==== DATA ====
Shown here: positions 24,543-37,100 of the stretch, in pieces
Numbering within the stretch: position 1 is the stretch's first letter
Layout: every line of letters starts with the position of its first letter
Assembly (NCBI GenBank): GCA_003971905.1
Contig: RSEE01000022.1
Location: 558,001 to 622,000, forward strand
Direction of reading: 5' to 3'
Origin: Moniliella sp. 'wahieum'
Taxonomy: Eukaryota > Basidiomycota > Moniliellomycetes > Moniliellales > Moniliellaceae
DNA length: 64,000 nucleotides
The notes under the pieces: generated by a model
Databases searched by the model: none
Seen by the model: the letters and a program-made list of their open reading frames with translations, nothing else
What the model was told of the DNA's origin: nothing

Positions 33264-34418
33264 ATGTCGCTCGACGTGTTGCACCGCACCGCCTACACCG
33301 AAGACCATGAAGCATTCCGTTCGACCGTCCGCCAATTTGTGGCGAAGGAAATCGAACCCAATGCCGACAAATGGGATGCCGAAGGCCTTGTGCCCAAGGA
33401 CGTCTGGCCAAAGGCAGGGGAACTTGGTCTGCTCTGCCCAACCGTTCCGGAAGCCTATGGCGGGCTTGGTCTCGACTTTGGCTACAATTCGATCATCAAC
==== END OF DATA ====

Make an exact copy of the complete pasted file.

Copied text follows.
Shown here: positions 24,543-37,100 of the stretch, in pieces
Numbering within the stretch: position 1 is the stretch's first letter
Layout: every line of letters starts with the position of its first letter
Assembly (NCBI GenBank): GCA_003971905.1
Contig: RSEE01000022.1
Location: 558,001 to 622,000, forward strand
Direction of reading: 5' to 3'
Origin: Moniliella sp. 'wahieum'
Taxonomy: Eukaryota > Basidiomycota > Moniliellomycetes > Moniliellales > Moniliellaceae
DNA length: 64,000 nucleotides
The notes under the pieces: generated by a model
Databases searched by the model: none
Seen by the model: the letters and a program-made list of their open reading frames with translations, nothing else
What the model was told of the DNA's origin: nothing

Positions 33264-34418
33264 ATGTCGCTCGACGTGTTGCACCGCACCGCCTACACCG
33301 AAGACCATGAAGCATTCCGTTCGACCGTCCGCCAATTTGTGGCGAAGGAAATCGAACCCAATGCCGACAAATGGGATGCCGAAGGCCTTGTGCCCAAGGA
33401 CGTCTGGCCAAAGGCAGGGGAACTTGGTCTGCTCTGCCCAACCGTTCCGGAAGCCTATGGCGGGCTTGGTCTCGACTTTGGCTACAATTCGATCATCAAC